Legal Brief                                                         Page 10


Tough Economics, and Your

Role’s Reassigned   



More frequently than ever, superintendents are being pressured to accept contract terms that give boards of education the broad authority to add to their regular responsibilities or diminish their role in the district.

Tough economic times are giving governing bodies the opportunity to impose harsh contract terms on superintendents regardless of their experience.

Those who succumb to board pressure in these ways might be referred to as the “Disposable Superintendent” or the “Superhero Superintendent.”

Tenuous Relationship
If you had five years until retirement or you wanted to keep your own children in the same district to complete high school, would you accept a five-year contract that allowed the board, at its discretion, to reassign you to a different position within the school district upon deciding you no longer were fit to be superintendent?

If you answered yes, you would not be the first superintendent to agree to a reassignment of duties in lieu of termination. Accepting this contract essentially removes your due-process rights and practically guarantees micromanagement by your board because you are agreeing to be a disposable superintendent. A board offering this at the beginning of a relationship indicates it has other plans for the district that may not include your leadership.

Not only does this employment option allow the board to reduce your role, it also may lead to problems enforcing other negotiated contract terms. A superintendent in New York recently accepted a five-year contract that permitted the board to reassign him to a different position in the district for the final two years of his tenure. The contract guaranteed his salary was fixed at the superintendent’s rate of pay and could not be reduced. That did not prevent the board from attempting to cut his salary by $100,000 after the inevitable happened and the superintendent was reassigned to a principalship. The superintendent sued the district and obtained a court order to reinstate his pay to the former level. He is working in the district as a principal, but his future plans are unclear.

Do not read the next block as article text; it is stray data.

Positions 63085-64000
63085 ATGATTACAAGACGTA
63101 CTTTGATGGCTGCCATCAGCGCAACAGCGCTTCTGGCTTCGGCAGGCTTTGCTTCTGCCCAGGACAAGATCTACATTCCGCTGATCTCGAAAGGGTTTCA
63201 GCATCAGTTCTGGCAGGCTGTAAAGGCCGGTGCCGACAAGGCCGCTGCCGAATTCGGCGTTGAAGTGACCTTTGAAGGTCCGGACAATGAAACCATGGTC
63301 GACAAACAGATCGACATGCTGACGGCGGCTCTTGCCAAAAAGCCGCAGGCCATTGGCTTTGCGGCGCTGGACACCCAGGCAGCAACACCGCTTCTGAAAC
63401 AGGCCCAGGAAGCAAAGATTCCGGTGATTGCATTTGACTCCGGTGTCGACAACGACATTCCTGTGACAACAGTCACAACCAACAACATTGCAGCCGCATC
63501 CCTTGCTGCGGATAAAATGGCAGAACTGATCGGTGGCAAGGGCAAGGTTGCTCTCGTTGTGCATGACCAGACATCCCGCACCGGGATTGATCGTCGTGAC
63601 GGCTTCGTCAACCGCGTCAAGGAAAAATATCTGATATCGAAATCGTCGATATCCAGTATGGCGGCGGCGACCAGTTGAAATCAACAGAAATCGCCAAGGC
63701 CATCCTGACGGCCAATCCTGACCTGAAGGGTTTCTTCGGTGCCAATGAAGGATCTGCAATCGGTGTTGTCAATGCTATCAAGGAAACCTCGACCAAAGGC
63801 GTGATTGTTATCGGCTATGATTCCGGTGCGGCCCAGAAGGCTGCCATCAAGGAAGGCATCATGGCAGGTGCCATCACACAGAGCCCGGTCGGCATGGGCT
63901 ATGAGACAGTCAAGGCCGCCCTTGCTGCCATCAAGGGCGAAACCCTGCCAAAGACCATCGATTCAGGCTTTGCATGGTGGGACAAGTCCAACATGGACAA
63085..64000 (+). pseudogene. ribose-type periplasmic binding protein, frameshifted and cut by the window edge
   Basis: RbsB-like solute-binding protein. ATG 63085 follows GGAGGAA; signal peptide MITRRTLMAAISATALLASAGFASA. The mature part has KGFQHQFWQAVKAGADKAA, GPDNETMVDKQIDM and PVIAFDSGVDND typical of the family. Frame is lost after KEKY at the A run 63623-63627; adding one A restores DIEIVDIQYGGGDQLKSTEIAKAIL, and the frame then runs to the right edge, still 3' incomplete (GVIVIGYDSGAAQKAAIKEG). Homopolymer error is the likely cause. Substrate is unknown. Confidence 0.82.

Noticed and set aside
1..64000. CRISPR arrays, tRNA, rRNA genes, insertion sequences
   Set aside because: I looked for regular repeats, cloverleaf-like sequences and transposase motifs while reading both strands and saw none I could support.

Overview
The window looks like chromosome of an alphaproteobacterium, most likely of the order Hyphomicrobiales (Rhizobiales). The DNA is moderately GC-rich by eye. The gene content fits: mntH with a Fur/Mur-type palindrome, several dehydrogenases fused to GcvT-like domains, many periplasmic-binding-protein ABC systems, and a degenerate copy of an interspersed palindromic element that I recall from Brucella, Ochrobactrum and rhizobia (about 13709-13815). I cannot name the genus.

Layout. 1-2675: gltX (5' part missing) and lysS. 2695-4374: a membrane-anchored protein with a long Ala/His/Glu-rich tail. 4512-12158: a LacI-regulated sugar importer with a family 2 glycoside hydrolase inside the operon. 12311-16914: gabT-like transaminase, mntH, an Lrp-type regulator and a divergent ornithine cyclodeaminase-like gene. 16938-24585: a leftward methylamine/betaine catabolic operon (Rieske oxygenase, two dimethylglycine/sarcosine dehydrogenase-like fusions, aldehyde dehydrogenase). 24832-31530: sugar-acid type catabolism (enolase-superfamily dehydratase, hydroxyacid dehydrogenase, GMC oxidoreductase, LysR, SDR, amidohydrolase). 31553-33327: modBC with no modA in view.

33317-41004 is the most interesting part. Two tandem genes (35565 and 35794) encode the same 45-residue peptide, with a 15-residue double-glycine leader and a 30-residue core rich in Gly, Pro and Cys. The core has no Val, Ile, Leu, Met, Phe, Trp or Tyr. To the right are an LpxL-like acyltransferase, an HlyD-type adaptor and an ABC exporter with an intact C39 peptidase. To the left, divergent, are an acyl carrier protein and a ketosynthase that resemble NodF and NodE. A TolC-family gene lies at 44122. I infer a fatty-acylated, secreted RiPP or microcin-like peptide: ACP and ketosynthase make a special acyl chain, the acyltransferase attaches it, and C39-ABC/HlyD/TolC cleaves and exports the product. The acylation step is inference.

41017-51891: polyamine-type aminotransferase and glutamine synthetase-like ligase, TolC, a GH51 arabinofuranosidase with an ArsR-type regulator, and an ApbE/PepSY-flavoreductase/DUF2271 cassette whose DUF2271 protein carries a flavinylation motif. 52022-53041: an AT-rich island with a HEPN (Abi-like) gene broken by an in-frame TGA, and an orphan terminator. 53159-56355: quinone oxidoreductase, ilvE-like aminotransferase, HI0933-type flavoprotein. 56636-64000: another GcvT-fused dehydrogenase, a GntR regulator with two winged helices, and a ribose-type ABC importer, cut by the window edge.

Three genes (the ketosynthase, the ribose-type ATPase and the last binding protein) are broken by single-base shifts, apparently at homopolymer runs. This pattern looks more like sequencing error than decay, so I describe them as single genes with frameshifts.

Not many superintendents have the luxury of suing the board for a breach of contract, and no guarantees exist that you will succeed.

Superhero Status
In another real scenario, the school board asked the assistant superintendent for curriculum and instruction to take on the role of interim superintendent while the board sought a replacement for the recently terminated superintendent. The board president told the assistant superintendent the board wanted her to lead the district by accepting the superintendent role.

During the conversation, the board president mentioned the board was abolishing the assistant superintendent position. He assured her the board was confident she could handle both roles “because you have been doing both jobs so well for the past few months.” Even worse, the board offered her current assistant superintendent’s salary for the combined superintendent/assistant superintendent role.

What would you do in such a situation? Arguably, you’d feel forced to accept the newly combined role at your current salary or be out of a job. Could you handle both roles and be highly effective? Is the board simply trying to economize in tough financial times, or is it taking advantage of your compromised position and forcing you to accept unreasonable terms?

These forced moves are a reality in New York. Superintendents are pressed to make decisions during contract negotiations that will have a great impact on their future and a greater impact on contract negotiations for superintendents elsewhere.

It is difficult to gauge the impact these scenarios will have on your future employability if you agree to accept either a reduction or an addition to your duties. However, your success in a combined position may be quite compromised depending on your district’s circumstances. If you allow your role to be diminished or severely hampered in one district, future employers also may insist on preserving its rights to do the same. If you agree to take on too much responsibility in one district, it may be difficult to explain your failure to accomplish everything you were tasked to do in the district.

Michele Handzel is a school attorney with Capital Region BOCES in Albany, N.Y. E-mail: mhandzel@gw.neric.org 


Give your feedback

Share this article

Order this issue